Several years ago I wrote a post for this site claiming that the Spartan mirage is/was rooted in military excellence. As I later pointed out on that post, this characterization is inaccurate. In fact, the Spartan mirage stems from the stability of the Spartan constitution. The state did not suffer from the same internecine stasis that plagued other poleis and thereby allowed the Spartans to have an extended period of military hegemony in classical Greece. But I still had the idea that the mirage was one of military invincibility, ironically calcified by the death of 298 Spartans at Thermopylae, damaged by the Spartan surrender at Sphacteria and shattered by the defeat at Leuctra.
I built the idea from my own readings of translated sources as a college student. I had also heard the term mirage, but I did not know the origin. To me it was self evident that military prowess–the eternal demonstration of Spartan power–was at the crux of the mirage,  after all, the other Greeks were aware of the perioikoi with whom they might have traded  and they also were aware of the extremely precarious position that the Spartan helot system created. While neither of these situations is the same as stasis, the state of factional violence between citizens, neither was Sparta an entirely stable state.
Even as I write these words in light of what I now know about Greek culture, philosophy and society, they ring false. A citizen body without factional strife was such an ideal situation that if it could be maintained on the brink of a precipice, that could be preferable to stasis. To keep that utopia, any and all means of preservation would be warranted. Sparta might be weird in organization, but whatever weirdness appeared acceptable. The real point here is that this is a first impression that I held on to for far longer than I had any business doing. While my mistaken belief is my own problem, I want to suggest here that it is not one isolated in me.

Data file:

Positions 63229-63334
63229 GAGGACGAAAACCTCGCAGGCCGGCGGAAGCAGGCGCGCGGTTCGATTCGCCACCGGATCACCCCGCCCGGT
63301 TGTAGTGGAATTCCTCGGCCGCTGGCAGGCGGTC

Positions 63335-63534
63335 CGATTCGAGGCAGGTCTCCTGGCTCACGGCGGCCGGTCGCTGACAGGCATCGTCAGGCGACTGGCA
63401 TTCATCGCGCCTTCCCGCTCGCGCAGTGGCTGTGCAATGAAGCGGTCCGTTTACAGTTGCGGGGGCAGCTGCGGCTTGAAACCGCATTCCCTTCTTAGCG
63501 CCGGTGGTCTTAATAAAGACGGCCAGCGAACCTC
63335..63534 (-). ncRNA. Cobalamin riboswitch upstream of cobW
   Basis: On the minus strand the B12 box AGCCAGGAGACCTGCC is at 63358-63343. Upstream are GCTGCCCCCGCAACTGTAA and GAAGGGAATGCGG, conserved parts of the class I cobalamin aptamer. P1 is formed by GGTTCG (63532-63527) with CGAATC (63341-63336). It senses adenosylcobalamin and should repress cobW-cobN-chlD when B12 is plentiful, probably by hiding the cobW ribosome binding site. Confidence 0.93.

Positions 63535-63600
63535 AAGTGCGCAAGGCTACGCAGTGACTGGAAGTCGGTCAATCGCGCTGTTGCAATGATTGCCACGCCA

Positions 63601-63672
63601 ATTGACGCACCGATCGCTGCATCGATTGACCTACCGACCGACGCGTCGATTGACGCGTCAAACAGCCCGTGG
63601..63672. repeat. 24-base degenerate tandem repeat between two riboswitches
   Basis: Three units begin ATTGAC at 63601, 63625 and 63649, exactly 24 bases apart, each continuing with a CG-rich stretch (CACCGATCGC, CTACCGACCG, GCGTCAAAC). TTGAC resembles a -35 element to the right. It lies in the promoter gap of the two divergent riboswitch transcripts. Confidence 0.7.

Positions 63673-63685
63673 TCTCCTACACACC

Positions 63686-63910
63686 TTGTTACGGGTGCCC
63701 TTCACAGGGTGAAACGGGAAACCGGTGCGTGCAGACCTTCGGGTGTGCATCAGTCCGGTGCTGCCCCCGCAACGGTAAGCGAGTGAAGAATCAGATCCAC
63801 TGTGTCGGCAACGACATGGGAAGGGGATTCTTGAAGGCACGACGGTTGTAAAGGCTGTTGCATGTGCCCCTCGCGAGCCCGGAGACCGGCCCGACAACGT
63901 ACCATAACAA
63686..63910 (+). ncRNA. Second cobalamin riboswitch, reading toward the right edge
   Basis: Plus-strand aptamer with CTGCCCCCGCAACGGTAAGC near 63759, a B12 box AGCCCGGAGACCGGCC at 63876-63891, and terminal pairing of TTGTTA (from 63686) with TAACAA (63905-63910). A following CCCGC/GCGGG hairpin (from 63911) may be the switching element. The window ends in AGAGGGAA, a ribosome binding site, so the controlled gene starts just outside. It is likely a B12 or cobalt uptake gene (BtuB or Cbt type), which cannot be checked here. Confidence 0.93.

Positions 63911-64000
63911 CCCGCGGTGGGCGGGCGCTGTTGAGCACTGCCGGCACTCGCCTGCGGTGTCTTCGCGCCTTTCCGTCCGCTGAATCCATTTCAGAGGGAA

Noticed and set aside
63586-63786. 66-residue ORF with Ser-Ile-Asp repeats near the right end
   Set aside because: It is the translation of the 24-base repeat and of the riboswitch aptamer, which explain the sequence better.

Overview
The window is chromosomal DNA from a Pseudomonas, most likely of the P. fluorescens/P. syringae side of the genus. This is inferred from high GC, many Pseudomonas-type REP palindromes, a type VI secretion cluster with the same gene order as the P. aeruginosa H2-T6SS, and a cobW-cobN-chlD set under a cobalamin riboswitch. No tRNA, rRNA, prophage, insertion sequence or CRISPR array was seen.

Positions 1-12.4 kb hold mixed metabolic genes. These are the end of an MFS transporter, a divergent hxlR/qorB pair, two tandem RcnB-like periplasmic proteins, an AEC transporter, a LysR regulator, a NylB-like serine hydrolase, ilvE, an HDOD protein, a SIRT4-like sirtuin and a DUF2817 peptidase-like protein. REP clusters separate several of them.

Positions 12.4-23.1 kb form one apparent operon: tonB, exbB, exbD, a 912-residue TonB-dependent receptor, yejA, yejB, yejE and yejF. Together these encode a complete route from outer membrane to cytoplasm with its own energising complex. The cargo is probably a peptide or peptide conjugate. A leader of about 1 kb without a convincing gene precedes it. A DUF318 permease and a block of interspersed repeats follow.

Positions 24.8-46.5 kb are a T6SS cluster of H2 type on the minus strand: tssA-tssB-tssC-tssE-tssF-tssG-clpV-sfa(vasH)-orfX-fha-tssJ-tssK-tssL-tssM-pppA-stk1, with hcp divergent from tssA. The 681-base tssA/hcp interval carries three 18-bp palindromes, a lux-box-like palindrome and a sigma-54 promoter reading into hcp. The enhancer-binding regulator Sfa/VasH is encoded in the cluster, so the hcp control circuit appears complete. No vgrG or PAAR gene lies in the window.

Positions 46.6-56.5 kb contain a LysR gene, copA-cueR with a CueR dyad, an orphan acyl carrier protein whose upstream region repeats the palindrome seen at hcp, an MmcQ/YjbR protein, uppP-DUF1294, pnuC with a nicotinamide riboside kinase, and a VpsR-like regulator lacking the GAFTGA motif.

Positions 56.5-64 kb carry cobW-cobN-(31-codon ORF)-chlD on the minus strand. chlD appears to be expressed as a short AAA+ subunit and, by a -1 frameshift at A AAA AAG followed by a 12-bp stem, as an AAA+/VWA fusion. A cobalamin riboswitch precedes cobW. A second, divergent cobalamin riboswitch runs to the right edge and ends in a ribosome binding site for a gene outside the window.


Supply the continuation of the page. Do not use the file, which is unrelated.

In 2005, Andrew Bacevich, a self-identified conservative, wrote The New American Militarism. He argues that in the past century Americans of all political affiliations have become enthralled with military power.  Bacevich tries to warn the readers about the dangers of excessive militarism and how it shapes the consciousness of American citizens. I generally agree with his sentiments, but, for my part, I wonder if this sort of cultural fascination makes it more likely that Americans identify the singularity of Sparta in the military success rather than in the political stability. Instead of seeing political stability as leading to military success, military power could be what ensures political stability. More than simply being a chicken-and-egg problem, this inversion can lead to drawing the wrong conclusions entirely.
 I am now aware that this is faulty logic. Invincibility could be a mirage of sorts, but the (unbroken?) string of military victories is a fact. The mirage, then, would be the perceived cause of the success.
 Recall that the people who defended Athenian honor in the Spartan war council, according to Thucydides, were Athenian merchants. Presumably they were aware who produced any goods they traded for.
 In the mid-fifth century, the Athenians sent a military force to help suppress a helot revolt. During the Peloponnesian Wars, one of the Athenian strategies was to encourage helots to escape from Sparta.
 Hyperbole, but not by much.
 Emphasis on appearance. I am quite convinced by Stephen Hodkinson’s Property and Wealth in Classical Sparta that Sparta functioned much more normally than assumed. Lysander might still take the rap for unsettling the politics, but not because he introduced money to Sparta.
 For a single snapshot of this phenomenon, one could look at the foreign policy debate in the 2012 presidential debate.